The Irish Times view on Cruinniú na nÓg: the artist in every child
A ‘culture card’ should be issued to all under-18s to allow them greater opportunity to experience cultural life
As recently as 2016, an Arts Council/ESRI study found that children from disadvantaged backgrounds are less likely to engage with artistic expression. File photograph: Getty
Picasso once made the point that “every child is an artist, the problem is staying an artist when you grow up”. Last year, as part of its Creative Ireland programme, the Government initiated a national day of creativity for young people. Today marks the second year of Cruinniú na nÓg and a host of free events will take place around the State, in addition to which a new children’s festival, Right Here Right Now! will be inaugurated in The Ark in Dublin.
The United Nations Convention on the Rights of the Child, which Ireland ratified in 1992, recognises the entitlement of children to “participate fully in cultural and artistic life”. We can hardly claim that this has been granted to every schoolchild. It is now 40 years since the Benson report recommended a more consolidated role for the arts in Irish education; it has taken that long for policy makers to recognise the the arts as vital to a well-rounded education.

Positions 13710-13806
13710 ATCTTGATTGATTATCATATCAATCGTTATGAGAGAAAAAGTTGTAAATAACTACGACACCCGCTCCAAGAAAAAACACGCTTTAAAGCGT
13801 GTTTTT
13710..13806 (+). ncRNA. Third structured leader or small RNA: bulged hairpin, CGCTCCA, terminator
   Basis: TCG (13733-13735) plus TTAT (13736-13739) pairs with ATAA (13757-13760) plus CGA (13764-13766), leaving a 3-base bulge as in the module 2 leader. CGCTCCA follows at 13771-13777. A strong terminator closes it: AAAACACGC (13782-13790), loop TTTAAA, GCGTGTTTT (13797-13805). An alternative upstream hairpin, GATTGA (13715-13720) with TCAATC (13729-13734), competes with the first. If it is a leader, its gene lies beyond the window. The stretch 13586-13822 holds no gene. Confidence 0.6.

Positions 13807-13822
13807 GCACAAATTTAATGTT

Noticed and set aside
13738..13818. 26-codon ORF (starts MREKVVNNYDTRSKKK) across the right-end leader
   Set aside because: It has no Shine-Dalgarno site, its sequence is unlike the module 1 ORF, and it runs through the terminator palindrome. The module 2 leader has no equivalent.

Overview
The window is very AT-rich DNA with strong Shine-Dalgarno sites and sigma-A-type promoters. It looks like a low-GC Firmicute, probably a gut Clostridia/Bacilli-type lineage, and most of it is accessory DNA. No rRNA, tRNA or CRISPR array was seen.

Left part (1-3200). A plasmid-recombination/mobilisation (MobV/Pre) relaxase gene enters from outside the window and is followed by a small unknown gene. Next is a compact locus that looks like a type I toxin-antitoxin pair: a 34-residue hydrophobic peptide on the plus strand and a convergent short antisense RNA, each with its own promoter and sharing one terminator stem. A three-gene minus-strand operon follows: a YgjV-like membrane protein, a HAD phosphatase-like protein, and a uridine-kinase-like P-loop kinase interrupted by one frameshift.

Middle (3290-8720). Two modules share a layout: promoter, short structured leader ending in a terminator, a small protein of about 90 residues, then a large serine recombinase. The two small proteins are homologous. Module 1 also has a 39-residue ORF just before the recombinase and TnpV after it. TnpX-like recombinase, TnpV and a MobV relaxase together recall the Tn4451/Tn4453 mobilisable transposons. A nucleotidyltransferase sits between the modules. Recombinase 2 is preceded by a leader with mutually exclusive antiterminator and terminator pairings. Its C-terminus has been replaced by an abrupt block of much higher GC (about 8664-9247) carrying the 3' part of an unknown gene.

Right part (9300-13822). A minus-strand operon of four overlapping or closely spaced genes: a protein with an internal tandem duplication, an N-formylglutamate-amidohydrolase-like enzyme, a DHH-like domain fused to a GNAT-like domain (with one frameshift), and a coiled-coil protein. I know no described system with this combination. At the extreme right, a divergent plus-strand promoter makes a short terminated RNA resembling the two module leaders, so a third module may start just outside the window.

Although Arts Council initiatives such as the Writers in Schools programme and its support of the Ark as Europe’s first custom-built children’s cultural centre were key developments, it was not until the Arts in Education Charter was agreed by the departments of arts and education in 2012, that a more coordinated policy to “enable the creative potential of every child” was formulated. There may not be much empirical evidence to demonstrate the societal or educational benefits of greater access in the classroom and beyond it, but such access at a young age, as well as fostering creativity, has the potential to build a future audience that will be more inclusive.
As recently as 2016, an Arts Council/ESRI study found that children from disadvantaged backgrounds are less likely to engage with artistic expression. Reduction of this inequality could be achieved by the proposal contained in this newspaper’s No Child 2020 project that a “culture card” be issued to all under-18s to allow them greater opportunity to experience a cultural life. This weekend’s festivities are one further step towards the kind of access to the arts our children deserve and are entitled to.